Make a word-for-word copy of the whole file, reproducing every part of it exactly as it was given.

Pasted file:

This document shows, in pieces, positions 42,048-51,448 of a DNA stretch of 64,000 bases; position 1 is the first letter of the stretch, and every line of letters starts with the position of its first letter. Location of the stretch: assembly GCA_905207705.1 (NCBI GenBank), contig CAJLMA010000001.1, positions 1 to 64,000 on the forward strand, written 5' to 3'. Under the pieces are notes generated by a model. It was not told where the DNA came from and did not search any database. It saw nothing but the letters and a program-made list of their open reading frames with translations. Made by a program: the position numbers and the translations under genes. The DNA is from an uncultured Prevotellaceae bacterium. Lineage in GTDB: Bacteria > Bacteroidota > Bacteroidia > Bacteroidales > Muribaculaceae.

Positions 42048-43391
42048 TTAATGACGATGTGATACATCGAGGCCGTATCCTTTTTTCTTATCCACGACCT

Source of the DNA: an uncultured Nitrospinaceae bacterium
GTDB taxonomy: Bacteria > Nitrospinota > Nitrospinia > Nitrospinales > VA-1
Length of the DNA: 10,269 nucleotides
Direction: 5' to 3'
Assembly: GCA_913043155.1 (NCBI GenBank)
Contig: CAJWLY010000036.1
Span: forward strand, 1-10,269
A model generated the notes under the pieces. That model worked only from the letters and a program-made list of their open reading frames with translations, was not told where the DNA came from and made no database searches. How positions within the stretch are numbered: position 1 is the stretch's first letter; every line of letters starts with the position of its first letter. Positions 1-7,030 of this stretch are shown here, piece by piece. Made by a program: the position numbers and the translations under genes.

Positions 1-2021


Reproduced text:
This document shows, in pieces, positions 42,048-51,448 of a DNA stretch of 64,000 bases; position 1 is the first letter of the stretch, and every line of letters starts with the position of its first letter. Location of the stretch: assembly GCA_905207705.1 (NCBI GenBank), contig CAJLMA010000001.1, positions 1 to 64,000 on the forward strand, written 5' to 3'. Under the pieces are notes generated by a model. It was not told where the DNA came from and did not search any database. It saw nothing but the letters and a program-made list of their open reading frames with translations. Made by a program: the position numbers and the translations under genes. The DNA is from an uncultured Prevotellaceae bacterium. Lineage in GTDB: Bacteria > Bacteroidota > Bacteroidia > Bacteroidales > Muribaculaceae.

Positions 42048-43391
42048 TTAATGACGATGTGATACATCGAGGCCGTATCCTTTTTTCTTATCCACGACCT

Source of the DNA: an uncultured Nitrospinaceae bacterium
GTDB taxonomy: Bacteria > Nitrospinota > Nitrospinia > Nitrospinales > VA-1
Length of the DNA: 10,269 nucleotides
Direction: 5' to 3'
Assembly: GCA_913043155.1 (NCBI GenBank)
Contig: CAJWLY010000036.1
Span: forward strand, 1-10,269
A model generated the notes under the pieces. That model worked only from the letters and a program-made list of their open reading frames with translations, was not told where the DNA came from and made no database searches. How positions within the stretch are numbered: position 1 is the stretch's first letter; every line of letters starts with the position of its first letter. Positions 1-7,030 of this stretch are shown here, piece by piece. Made by a program: the position numbers and the translations under genes.

Positions 1-2021